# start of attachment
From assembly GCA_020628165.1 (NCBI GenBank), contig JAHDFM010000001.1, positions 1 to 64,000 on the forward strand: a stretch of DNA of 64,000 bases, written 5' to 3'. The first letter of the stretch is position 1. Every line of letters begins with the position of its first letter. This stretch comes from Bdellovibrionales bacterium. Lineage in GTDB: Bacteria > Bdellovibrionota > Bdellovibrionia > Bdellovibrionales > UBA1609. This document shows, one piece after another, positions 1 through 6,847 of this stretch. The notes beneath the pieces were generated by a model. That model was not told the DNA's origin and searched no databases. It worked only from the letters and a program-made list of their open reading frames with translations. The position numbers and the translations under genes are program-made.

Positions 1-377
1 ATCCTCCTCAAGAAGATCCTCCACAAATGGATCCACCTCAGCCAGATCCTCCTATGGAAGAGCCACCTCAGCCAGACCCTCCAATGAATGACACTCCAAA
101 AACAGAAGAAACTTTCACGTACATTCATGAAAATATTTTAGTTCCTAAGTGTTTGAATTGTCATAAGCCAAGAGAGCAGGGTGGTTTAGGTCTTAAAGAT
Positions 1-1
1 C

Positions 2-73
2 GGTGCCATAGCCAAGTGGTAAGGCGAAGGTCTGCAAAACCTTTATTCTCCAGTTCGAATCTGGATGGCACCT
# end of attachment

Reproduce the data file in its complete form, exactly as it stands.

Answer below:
From assembly GCA_020628165.1 (NCBI GenBank), contig JAHDFM010000001.1, positions 1 to 64,000 on the forward strand: a stretch of DNA of 64,000 bases, written 5' to 3'. The first letter of the stretch is position 1. Every line of letters begins with the position of its first letter. This stretch comes from Bdellovibrionales bacterium. Lineage in GTDB: Bacteria > Bdellovibrionota > Bdellovibrionia > Bdellovibrionales > UBA1609. This document shows, one piece after another, positions 1 through 6,847 of this stretch. The notes beneath the pieces were generated by a model. That model was not told the DNA's origin and searched no databases. It worked only from the letters and a program-made list of their open reading frames with translations. The position numbers and the translations under genes are program-made.

Positions 1-377
1 ATCCTCCTCAAGAAGATCCTCCACAAATGGATCCACCTCAGCCAGATCCTCCTATGGAAGAGCCACCTCAGCCAGACCCTCCAATGAATGACACTCCAAA
101 AACAGAAGAAACTTTCACGTACATTCATGAAAATATTTTAGTTCCTAAGTGTTTGAATTGTCATAAGCCAAGAGAGCAGGGTGGTTTAGGTCTTAAAGAT
Positions 1-1
1 C

Positions 2-73
2 GGTGCCATAGCCAAGTGGTAAGGCGAAGGTCTGCAAAACCTTTATTCTCCAGTTCGAATCTGGATGGCACCT